A person, place, or event that is placed in a time period in which it does not belong is
called an anachronism. The art of public speaking includes the use of anachronisms.
For instance, Paul Revere riding a motorcycle or George Washington sitting in front of
a computer would be anachronisms, though here at the Virginia Beach home of the
Advanced Public Speaking Institute, an hour's ride from Williamsburg, we have a picture
of "George Washington" at my desk... and computer. And yes, Paul is welcome, too.
Even the golden tongued orator Virginia boy Patrick Henry would likely willingly come
to learn the newest techniques in the art of public speaking, even if an anachronism.
You see advertising strategies using anachronisms all the time, especially around
Washington's Birthday federal holiday, Columbus Day, and even Lincoln's birthday.
To promote the Sacagawea golden dollar coin, full page ads of George Washington in a
modern tuxedo at a cocktail party surrounded by young women whose skin color
suggests they might be American Indian were seen often in newspapers.
So you had the old man and the George Washington dollar bill, and the young Indian
woman with the new Sacaqawea dollar coin.
The relationship between new and old is always interesting. Anytime you can highlight that relationship in your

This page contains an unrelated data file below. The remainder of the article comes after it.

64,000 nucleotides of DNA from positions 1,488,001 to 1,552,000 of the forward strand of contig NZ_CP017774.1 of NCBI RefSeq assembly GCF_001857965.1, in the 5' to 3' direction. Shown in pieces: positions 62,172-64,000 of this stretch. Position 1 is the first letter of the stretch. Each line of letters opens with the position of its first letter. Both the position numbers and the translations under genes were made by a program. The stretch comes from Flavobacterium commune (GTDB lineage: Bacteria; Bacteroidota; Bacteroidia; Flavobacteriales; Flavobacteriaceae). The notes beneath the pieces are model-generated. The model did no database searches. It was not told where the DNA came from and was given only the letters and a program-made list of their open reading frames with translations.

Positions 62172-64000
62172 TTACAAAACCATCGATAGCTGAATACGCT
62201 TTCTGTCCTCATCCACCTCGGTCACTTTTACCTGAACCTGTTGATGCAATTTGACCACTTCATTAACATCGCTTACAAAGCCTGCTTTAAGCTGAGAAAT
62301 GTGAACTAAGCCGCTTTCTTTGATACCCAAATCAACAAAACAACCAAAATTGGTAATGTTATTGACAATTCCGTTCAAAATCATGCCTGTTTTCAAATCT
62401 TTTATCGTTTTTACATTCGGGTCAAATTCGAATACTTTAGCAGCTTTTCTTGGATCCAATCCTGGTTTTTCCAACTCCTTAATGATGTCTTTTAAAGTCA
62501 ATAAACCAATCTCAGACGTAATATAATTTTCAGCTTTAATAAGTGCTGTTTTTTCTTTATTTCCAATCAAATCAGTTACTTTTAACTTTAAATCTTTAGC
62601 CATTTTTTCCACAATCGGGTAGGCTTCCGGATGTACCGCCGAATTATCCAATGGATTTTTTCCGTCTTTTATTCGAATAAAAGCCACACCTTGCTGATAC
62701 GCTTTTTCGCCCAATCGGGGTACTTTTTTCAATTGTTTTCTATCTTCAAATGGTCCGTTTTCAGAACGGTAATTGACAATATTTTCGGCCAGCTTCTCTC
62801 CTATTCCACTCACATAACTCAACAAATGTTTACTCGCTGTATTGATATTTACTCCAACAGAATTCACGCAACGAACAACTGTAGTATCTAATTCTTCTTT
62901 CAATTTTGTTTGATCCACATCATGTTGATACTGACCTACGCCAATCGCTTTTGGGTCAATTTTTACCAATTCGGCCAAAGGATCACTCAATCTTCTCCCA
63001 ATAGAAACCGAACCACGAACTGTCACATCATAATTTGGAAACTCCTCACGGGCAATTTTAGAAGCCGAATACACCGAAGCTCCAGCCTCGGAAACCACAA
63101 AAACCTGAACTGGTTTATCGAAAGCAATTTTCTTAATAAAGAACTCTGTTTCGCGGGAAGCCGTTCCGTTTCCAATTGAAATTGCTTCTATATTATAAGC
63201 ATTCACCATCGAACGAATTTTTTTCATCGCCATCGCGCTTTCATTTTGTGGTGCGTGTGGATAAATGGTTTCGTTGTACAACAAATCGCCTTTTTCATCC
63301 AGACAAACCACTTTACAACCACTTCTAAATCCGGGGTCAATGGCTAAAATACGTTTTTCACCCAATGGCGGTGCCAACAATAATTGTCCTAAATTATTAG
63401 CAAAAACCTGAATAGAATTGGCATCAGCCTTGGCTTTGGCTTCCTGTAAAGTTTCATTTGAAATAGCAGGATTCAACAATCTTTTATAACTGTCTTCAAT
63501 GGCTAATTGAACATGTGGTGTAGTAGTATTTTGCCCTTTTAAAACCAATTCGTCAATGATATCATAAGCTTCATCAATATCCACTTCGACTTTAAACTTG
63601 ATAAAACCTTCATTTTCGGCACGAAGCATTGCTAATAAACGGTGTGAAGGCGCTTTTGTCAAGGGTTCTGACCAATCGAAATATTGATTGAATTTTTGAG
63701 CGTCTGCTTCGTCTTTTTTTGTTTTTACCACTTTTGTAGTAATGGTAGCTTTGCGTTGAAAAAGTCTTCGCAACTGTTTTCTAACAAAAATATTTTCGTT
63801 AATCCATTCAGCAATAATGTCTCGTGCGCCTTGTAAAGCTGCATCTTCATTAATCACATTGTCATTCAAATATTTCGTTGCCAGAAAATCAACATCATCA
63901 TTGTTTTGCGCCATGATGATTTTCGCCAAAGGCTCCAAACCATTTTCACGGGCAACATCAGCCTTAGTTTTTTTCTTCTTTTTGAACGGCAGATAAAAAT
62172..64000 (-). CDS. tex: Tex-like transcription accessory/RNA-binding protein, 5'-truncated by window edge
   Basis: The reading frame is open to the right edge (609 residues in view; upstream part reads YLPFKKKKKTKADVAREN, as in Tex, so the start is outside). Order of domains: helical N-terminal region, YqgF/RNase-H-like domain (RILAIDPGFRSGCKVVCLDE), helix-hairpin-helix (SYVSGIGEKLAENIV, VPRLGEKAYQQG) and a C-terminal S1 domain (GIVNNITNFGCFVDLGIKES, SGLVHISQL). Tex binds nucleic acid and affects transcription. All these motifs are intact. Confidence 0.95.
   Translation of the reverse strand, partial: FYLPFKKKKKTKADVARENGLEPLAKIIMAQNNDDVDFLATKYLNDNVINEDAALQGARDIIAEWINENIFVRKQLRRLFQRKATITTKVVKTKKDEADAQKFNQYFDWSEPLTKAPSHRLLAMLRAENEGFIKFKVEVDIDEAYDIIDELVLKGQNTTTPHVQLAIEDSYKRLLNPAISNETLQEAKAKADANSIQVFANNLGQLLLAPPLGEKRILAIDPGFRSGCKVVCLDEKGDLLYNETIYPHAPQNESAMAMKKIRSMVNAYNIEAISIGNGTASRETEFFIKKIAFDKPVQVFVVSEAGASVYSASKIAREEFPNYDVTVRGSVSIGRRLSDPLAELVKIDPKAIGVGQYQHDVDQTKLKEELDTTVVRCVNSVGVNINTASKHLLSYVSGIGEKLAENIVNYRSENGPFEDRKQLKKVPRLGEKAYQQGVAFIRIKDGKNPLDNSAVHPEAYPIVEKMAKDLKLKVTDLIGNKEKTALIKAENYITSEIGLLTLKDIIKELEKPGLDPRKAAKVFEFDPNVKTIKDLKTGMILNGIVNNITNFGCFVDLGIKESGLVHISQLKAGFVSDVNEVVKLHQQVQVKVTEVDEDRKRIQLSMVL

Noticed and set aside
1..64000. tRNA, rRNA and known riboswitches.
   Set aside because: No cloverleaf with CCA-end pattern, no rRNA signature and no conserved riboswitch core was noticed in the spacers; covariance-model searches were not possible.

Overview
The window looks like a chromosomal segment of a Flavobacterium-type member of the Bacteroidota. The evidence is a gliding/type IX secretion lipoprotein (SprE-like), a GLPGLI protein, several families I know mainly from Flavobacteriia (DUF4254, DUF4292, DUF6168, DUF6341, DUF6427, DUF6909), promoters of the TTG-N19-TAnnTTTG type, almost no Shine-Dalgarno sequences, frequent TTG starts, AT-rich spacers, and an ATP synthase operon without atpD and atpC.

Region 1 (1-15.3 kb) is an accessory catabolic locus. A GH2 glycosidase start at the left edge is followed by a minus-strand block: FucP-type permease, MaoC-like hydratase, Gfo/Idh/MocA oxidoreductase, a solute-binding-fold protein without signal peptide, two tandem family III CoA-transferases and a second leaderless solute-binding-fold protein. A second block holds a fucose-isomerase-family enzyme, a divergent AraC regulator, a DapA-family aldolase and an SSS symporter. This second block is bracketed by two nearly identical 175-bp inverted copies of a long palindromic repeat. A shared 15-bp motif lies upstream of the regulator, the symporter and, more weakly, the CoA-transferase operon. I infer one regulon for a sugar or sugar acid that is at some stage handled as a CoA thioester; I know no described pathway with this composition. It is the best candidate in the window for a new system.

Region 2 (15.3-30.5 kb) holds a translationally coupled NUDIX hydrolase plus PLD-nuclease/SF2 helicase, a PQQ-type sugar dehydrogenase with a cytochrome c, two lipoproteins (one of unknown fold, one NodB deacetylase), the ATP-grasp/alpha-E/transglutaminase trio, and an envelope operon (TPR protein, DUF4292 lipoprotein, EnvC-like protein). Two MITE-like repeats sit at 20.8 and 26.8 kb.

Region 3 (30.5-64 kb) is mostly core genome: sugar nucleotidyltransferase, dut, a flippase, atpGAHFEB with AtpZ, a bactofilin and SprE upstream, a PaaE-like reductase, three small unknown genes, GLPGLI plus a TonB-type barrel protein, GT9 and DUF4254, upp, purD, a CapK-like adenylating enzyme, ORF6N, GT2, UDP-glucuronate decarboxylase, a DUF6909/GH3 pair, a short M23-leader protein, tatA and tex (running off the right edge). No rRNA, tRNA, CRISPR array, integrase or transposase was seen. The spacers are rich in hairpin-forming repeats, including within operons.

art of public speaking
meetings you will evoke mild humor and create more attention on your product, service, or point.
I saw an ad for fluorescent light bulbs that had Thomas Edison working on a phonograph. The caption read: "If Thomas Edison wouldn't have wasted his time on this (incandescent bulb), his phonograph might have been a CD player."
Here is a good fill-in-the-blank format. Would (big name from the past) have________________ if he had ________________? All you have to do is make a simple relationship and your message will be funny and memorable.
"Would George Washington have thrown his money across the Potomac if he had ABC investment company on his side?"
Once you get the relationship down in your art of public speaking, you can adjust the form to suit your speaking engagement. The "Man on the Money" George Washington/ABC investment anachronism could turn into a good, usable one-liner, some spice in your
art of public speaking.
"George Washington wouldn't have thrown his money across the Potomac if he had come to us for advice."
By the way, the manual for the art of public speaking tells us some physics professors say there is no way George Washington could have thrown a dollar coin across the river, but any economics professor could tell you, "A dollar went a LOT further back then."
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